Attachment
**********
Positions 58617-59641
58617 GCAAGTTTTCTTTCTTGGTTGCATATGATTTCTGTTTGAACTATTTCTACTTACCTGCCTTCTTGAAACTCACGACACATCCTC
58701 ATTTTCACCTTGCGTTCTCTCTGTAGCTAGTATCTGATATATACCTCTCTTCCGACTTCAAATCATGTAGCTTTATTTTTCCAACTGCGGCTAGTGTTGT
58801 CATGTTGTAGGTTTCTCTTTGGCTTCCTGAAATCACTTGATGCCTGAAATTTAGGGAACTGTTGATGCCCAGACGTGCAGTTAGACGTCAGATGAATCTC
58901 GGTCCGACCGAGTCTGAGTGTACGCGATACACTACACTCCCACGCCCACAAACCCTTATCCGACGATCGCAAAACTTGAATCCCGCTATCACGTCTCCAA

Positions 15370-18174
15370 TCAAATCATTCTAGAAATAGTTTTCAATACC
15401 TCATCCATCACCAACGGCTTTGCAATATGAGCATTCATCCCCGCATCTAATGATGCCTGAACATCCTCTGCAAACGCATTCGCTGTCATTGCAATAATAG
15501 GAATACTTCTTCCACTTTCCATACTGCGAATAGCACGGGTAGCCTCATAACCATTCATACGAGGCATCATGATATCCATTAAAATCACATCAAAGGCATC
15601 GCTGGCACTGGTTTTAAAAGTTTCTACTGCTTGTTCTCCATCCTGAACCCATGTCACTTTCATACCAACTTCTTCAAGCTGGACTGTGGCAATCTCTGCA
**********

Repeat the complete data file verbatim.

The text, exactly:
Positions 58617-59641
58617 GCAAGTTTTCTTTCTTGGTTGCATATGATTTCTGTTTGAACTATTTCTACTTACCTGCCTTCTTGAAACTCACGACACATCCTC
58701 ATTTTCACCTTGCGTTCTCTCTGTAGCTAGTATCTGATATATACCTCTCTTCCGACTTCAAATCATGTAGCTTTATTTTTCCAACTGCGGCTAGTGTTGT
58801 CATGTTGTAGGTTTCTCTTTGGCTTCCTGAAATCACTTGATGCCTGAAATTTAGGGAACTGTTGATGCCCAGACGTGCAGTTAGACGTCAGATGAATCTC
58901 GGTCCGACCGAGTCTGAGTGTACGCGATACACTACACTCCCACGCCCACAAACCCTTATCCGACGATCGCAAAACTTGAATCCCGCTATCACGTCTCCAA

Positions 15370-18174
15370 TCAAATCATTCTAGAAATAGTTTTCAATACC
15401 TCATCCATCACCAACGGCTTTGCAATATGAGCATTCATCCCCGCATCTAATGATGCCTGAACATCCTCTGCAAACGCATTCGCTGTCATTGCAATAATAG
15501 GAATACTTCTTCCACTTTCCATACTGCGAATAGCACGGGTAGCCTCATAACCATTCATACGAGGCATCATGATATCCATTAAAATCACATCAAAGGCATC
15601 GCTGGCACTGGTTTTAAAAGTTTCTACTGCTTGTTCTCCATCCTGAACCCATGTCACTTTCATACCAACTTCTTCAAGCTGGACTGTGGCAATCTCTGCA